Convergence of an alternating series

In summary, the conversation discusses the convergence of a series given certain conditions on the sequence and its partial sums. If the limit of the partial sums approaches 0 for all values of m, then the series will converge. This is not mentioned in the provided proof and an additional condition of the sequence being alternating and decreasing in magnitude is required. The proof may be improved by using the sandwich theorem to show that the partial sum is always between two numbers that approach the same limit.
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Consider a sequence with the ##n^{th}## term ##u_n##. Let ##S_{2m}## be the sum of the ##2m## terms starting from ##u_N## for some ##N\geq1##.

If ##\lim_{N\rightarrow\infty}S_{2m}=0## for all ##m##, then the series converges. Why?

This is not explained in the following proof:
Screen Shot 2016-06-11 at 1.20.39 am.png

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Happiness said:
Consider a sequence with the ##n^{th}## term ##u_n##. Let ##S_{2m}## be the sum of the ##2m## terms starting from ##u_N## for some ##N\geq1##.

If ##\lim_{N\rightarrow\infty}S_{2m}=0## for all ##m##, then the series converges. Why?
This is not true, consider ##u_n=(-1)^n##. You also have to add that un are alternating and decreasing in magnitude.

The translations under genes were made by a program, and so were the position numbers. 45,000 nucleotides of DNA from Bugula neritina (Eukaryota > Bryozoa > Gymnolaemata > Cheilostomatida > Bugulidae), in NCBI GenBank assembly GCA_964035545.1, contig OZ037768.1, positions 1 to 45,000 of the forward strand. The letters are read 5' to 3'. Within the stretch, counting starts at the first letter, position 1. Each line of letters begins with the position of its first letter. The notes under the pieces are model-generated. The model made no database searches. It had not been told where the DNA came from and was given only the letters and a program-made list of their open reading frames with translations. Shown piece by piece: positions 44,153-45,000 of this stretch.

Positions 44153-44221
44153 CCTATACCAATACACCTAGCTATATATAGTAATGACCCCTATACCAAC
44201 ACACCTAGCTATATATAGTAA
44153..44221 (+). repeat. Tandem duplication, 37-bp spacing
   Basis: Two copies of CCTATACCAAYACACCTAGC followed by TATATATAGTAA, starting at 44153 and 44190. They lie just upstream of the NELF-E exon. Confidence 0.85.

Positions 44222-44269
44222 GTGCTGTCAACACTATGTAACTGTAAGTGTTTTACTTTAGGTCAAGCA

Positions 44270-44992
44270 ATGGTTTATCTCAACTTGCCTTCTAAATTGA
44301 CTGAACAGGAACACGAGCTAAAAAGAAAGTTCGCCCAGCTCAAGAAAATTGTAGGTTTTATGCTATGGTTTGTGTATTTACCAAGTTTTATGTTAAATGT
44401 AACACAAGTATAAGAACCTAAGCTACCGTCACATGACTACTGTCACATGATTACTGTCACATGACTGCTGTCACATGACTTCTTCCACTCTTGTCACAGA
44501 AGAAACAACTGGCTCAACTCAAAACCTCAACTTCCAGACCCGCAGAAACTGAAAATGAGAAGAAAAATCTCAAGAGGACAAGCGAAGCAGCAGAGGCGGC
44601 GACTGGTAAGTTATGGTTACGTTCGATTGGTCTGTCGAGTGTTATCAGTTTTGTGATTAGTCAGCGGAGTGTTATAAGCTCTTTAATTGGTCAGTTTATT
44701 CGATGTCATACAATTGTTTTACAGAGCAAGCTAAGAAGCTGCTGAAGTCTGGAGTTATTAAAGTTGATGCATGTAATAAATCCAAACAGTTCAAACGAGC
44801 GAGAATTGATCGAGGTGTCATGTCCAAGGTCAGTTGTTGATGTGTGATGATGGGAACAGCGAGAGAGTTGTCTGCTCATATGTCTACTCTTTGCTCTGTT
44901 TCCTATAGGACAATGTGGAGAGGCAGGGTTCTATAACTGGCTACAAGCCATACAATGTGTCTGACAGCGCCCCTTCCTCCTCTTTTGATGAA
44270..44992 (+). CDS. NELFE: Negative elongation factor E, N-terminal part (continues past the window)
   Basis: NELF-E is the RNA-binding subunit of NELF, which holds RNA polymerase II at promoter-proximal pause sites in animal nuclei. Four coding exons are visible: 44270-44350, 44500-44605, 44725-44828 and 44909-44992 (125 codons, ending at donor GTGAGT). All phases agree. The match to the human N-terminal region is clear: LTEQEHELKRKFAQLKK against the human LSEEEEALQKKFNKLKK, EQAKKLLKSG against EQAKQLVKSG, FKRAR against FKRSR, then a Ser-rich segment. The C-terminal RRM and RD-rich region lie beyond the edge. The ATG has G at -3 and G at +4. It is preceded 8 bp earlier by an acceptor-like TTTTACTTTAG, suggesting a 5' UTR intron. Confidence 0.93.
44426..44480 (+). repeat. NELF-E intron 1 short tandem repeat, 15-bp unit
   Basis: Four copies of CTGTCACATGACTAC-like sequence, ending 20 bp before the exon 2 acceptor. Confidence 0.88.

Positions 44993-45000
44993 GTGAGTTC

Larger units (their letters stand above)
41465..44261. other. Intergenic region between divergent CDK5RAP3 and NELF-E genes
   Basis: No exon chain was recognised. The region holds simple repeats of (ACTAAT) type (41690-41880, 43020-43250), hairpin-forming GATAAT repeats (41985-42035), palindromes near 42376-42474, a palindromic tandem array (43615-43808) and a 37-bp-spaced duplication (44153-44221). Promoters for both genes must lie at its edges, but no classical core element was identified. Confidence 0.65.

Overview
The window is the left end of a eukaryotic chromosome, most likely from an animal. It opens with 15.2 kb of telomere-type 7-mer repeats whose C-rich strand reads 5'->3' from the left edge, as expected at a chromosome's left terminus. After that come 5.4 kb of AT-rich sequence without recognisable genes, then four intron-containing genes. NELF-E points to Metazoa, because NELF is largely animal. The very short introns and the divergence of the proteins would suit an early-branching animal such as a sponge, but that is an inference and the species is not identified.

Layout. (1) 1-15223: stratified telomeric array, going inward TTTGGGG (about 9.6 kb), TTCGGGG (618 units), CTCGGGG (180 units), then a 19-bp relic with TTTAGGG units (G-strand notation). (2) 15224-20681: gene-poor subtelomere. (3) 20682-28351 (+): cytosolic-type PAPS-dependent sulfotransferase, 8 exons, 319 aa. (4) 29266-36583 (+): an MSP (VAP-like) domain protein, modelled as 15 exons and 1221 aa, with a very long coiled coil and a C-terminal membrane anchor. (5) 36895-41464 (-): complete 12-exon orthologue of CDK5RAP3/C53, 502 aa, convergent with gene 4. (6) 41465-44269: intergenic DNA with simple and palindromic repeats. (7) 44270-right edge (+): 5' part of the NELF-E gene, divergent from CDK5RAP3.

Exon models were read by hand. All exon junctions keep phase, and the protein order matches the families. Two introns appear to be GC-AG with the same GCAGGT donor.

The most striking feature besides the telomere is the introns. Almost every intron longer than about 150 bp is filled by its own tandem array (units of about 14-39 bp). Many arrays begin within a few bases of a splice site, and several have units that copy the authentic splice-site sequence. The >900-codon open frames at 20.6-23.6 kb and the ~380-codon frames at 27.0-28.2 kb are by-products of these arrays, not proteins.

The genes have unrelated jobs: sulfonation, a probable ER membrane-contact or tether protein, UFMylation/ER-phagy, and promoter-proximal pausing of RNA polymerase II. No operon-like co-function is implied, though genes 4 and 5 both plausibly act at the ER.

The proof looks a bit sloppy, but you can use a similar approach to show that the partial sum is always between two numbers that approach the same limit. Sandwich theorem.
 
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1. What is the definition of convergence of an alternating series?

The convergence of an alternating series refers to whether or not the series approaches a finite sum as more terms are added. It is determined by the behavior of the series as the terms alternate between positive and negative values.

2. How is the convergence of an alternating series determined?

The convergence of an alternating series is determined by applying the alternating series test, which states that if the terms of the series decrease in absolute value and approach zero, then the series will converge. This test also requires that the terms alternate in sign and that the series is not strictly increasing or decreasing.

3. What is the difference between absolute and conditional convergence of an alternating series?

Absolute convergence refers to when an alternating series converges without regard to the signs of the terms, while conditional convergence refers to when the series only converges if the terms alternate in sign. A series that is absolutely convergent is also conditionally convergent, but the reverse is not always true.

4. Can an alternating series diverge?

Yes, an alternating series can diverge if it fails the alternating series test. This can happen if the terms do not decrease in absolute value or if the series is strictly increasing or decreasing.

5. How is the convergence of an alternating series related to other tests for series convergence?

The alternating series test is a specific case of the more general ratio test and comparison test for series convergence. However, it is particularly useful for alternating series because it only requires that the terms decrease in absolute value and approach zero, while other tests may have more stringent requirements.

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